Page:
Nasopharyngeal colonization with pathobionts is associated with susceptibility to respiratory illnesses in young children
Some children are more susceptible to viral and bacterial respiratory infections in the first few years of life than others. However, the factors contributing to this susceptibility are incompletely understood. In a retrospective analysis of clinical samples collected from a prospectively-enrolled cohort of 358 children we sought associations between physician-attended illness visits and bacterial colonization in the first five years of life. A subset of children was identified by unsupervised clustering analysis as infection and allergy prone (IAP). Several respiratory infection- and allergy-mediated illnesses co-occurred at higher rates in IAP children, while the rates of other illnesses were not significantly different between the groups. Analyses of nasopharyngeal (NP) pathobionts and microbiota commensals showed that early age of first colonization with pathobionts Streptococcus pneumonia, non-typeable Haemophilus influenzae, and Moraxella catarrhalis was associated with IAP children, and particularly Moraxella abundance was negatively associated with NP microbiome diversity. We conclude that mucosal pathobiont exposures in early life can influence susceptibility to respiratory illnesses in children.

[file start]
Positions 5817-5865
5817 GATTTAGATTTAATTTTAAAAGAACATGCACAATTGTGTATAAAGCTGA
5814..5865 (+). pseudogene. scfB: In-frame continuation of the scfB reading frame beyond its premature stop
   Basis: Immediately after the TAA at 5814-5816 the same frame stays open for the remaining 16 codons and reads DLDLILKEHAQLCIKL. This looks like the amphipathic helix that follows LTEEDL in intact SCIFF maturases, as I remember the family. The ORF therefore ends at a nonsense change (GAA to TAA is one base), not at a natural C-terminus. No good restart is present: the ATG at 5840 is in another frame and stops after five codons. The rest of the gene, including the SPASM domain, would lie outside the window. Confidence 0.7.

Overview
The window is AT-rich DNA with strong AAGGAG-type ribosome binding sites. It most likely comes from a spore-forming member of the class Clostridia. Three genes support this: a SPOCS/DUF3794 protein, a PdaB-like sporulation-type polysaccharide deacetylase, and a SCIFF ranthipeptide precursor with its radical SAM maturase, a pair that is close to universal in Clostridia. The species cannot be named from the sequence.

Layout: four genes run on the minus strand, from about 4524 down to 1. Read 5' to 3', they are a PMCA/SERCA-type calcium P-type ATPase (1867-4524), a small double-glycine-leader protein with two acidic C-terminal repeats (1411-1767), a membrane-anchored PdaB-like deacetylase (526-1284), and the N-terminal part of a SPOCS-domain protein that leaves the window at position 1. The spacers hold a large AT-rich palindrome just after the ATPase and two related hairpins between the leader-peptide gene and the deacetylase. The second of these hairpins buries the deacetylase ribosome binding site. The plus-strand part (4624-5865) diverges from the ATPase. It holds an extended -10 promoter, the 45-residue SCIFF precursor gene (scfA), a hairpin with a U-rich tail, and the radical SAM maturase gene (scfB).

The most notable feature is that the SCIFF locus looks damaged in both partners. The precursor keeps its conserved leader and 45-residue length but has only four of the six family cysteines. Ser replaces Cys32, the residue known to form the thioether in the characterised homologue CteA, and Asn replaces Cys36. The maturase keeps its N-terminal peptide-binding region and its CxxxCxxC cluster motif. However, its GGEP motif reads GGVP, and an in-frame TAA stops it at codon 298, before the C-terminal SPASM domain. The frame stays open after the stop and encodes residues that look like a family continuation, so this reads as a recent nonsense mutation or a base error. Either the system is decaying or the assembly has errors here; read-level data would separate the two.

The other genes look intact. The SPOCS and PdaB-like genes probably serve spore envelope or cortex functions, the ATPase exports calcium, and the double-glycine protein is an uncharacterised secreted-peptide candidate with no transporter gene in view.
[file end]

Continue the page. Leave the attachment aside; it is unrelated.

Chapman, Timothy J.; Morris, Matthew C.; Xu, Lei; and Pichichero, Michael E., "Nasopharyngeal colonization with pathobionts is associated with susceptibility to respiratory illnesses in young children" (2020). Rochester Regional Health authored publications and proceedings. 75.